Saturday, 15 July 2006

Methane and Carbon Dioxide Release from Eroding Coastline of North Slope, Alaska.

Gary J. Michaelson1, Ping Chien-Lu1, M. Torre Jorgenson2, Fugen Dou1, Yuri Shur1, and Laodong Guo1. (1) University of Alaska Fairbanks, Ag/Forestry Exp Station, 533 E Fireweed, Palmer, AK 99645, (2) Alaska Biological Research Inc, PO Box 80410, Fairbanks, AK 99708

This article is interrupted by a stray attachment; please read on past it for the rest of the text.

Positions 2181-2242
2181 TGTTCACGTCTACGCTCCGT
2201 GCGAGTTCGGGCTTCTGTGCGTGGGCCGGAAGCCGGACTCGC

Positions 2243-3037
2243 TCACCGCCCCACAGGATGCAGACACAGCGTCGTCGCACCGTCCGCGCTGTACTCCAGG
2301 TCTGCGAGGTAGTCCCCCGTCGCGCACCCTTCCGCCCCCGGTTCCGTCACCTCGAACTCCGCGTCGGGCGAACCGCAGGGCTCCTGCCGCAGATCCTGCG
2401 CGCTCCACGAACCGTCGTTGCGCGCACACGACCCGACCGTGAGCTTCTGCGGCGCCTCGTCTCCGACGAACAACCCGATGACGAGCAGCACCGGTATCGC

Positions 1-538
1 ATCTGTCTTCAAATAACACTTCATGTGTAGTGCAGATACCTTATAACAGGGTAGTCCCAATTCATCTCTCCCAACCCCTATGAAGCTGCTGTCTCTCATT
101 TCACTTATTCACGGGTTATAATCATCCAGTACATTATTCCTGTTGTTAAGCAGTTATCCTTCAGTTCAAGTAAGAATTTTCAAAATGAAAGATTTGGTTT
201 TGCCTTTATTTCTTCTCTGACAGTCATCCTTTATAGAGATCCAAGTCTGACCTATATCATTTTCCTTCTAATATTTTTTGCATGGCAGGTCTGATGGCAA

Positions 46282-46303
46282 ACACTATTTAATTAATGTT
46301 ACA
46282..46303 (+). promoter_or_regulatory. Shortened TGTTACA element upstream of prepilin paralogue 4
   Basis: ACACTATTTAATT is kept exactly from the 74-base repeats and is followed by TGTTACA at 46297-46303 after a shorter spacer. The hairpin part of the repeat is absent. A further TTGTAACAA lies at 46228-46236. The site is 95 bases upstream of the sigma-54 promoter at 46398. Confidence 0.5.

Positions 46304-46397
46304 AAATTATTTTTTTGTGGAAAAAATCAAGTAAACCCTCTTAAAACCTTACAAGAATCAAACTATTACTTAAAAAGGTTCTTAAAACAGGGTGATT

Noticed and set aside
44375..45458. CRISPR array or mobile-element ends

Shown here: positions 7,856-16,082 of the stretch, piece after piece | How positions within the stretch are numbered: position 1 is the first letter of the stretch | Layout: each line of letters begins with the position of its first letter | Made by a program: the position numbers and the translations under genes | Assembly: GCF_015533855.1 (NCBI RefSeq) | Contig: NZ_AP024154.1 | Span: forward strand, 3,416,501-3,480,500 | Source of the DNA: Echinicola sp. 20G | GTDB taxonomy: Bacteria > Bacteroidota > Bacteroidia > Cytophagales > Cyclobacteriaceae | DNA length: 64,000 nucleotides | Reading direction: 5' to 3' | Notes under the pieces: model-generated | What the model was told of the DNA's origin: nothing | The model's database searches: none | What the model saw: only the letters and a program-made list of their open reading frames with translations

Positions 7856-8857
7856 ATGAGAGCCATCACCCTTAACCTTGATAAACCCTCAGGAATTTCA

Recent changes in sea ice conditions have resulted in more open water along the coastline of Alaska and thus more exposure of the coastline to erosion from storm surges and wave action. Studies are currently underway to better understand the transfer of soil materials, such as sediments, carbon and nutrients from terrestrial arctic tundra ecosystems to the near-shore waters of the Arctic Ocean. As part of these coastal erosion/deposition studies, complete (surface to sea level) soil profile exposures were studied and sampled from twenty-nine shoreline sites. Sites were distributed across 250 km of Alaska coastline from Barrow to the Colville River delta and represented major coastal exposure types and soil conditions. Core samples were collected at 20-cm increments from the soil surface to sea level with exposures ranging from nearly sea level to 350 cm in height. Cores were kept sealed and cool or frozen in the case of permafrost samples. Methane and carbon dioxide release was measured as the cores were thawed to 20oC in sealed chambers. Amounts of methane released from the soil increased with depth with a maximum reached in the zone where the active layer, and upper permafrost table meet. Average releases of 0.34, 0.91, and 0.58 g CH4 m-3 of soil layer were measured for the cores from depths of 0-50, 50-100, and 100-350 cm depths, respectively. These ranges correspond roughly to the active layer, lower active layer/intermediate layer and upper permafrost respectively. Maximum methane release values found for the above depth ranges increased in a similar pattern with depth at 3.06, 7.70, and 4.51 g CH4 m-3 for each increased depth category respectively. The CO2 gas released from the thawed soil cores followed a different pattern and was highest in the near-surface active layer and dropped to lower levels for the two deeper layers. Averages of, 61, 49, and 45 g CO2 m-3 and maximums of 442, 200, and 247 g CO2 m-3 were measured for each depth category, respectively. The relative release rates of both gases were related to the factors as soil texture and water content, and organic carbon content and quality. High correlations were observed for these soil factors at specific sites, such as the Colville River delta sediments, where soil texture and organic carbon were evenly distributed and of similar quality with depth. For these sediments, as volumetric water content increased from 45 to 96%, CO2 release decreased from 83 to 11 g CO2 m-3 (R2=0.84***). At the same time CH4 release increased sharply from an average of 0.19 to 2.43 g CH4 m-3 as the soil crossed the saturation threshold of 80% water/ice content. Significance of the amounts of C released as CH4 and CO2 could be assessed as erosion rates become better known and a balance can be determined between the amounts of losses incurred for the more actively gas producing soil layers versus the losses of the more stable frozen (locked-in) gas containing permafrost layers. With large proportions of eroding soil being permafrost (approximately 50% within a 1-m exposure), there could be increasingly significant CH4 effluxes with increased erosion rates. While the results can be used to calculate total potential release rates, the percentage of methane that might be oxidized within the more aerobic, thawed soil environment as the peat becomes exposed on the high-energy beach environment remains uncertain.

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